A recent review of erythromycin1 stated that of 506 cases of cholestatic jaundice following erythromycin estolate administration reported between 1961-1973, only 12 (2%) occurred in children younger than 12 years of age. During the same period an estimated 30 million courses of therapy with a liquid form of estolate were prescribed.
We report the case of a child in whom cholestatic jaundice developed and who was seen as an acute surgical emergency after erythromycin estolate administration. A percutaneous liver biopsy specimen demonstrated changes consistent with a hypersensitivity drug reaction.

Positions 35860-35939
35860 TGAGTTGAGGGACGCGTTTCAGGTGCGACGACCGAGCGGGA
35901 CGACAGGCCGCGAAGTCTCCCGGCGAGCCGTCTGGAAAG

Report of a Case.—A 7-year-old boy was hospitalized with abdominal pain, rash, and fever of two days' duration. Four weeks prior to admission to the hospital his mother administered two 250-mg tablets of erythromycin estolate for treatment of a sore throat. Three days prior to admission an upper respiratory infection again developed and the patient was given erythromycin estolate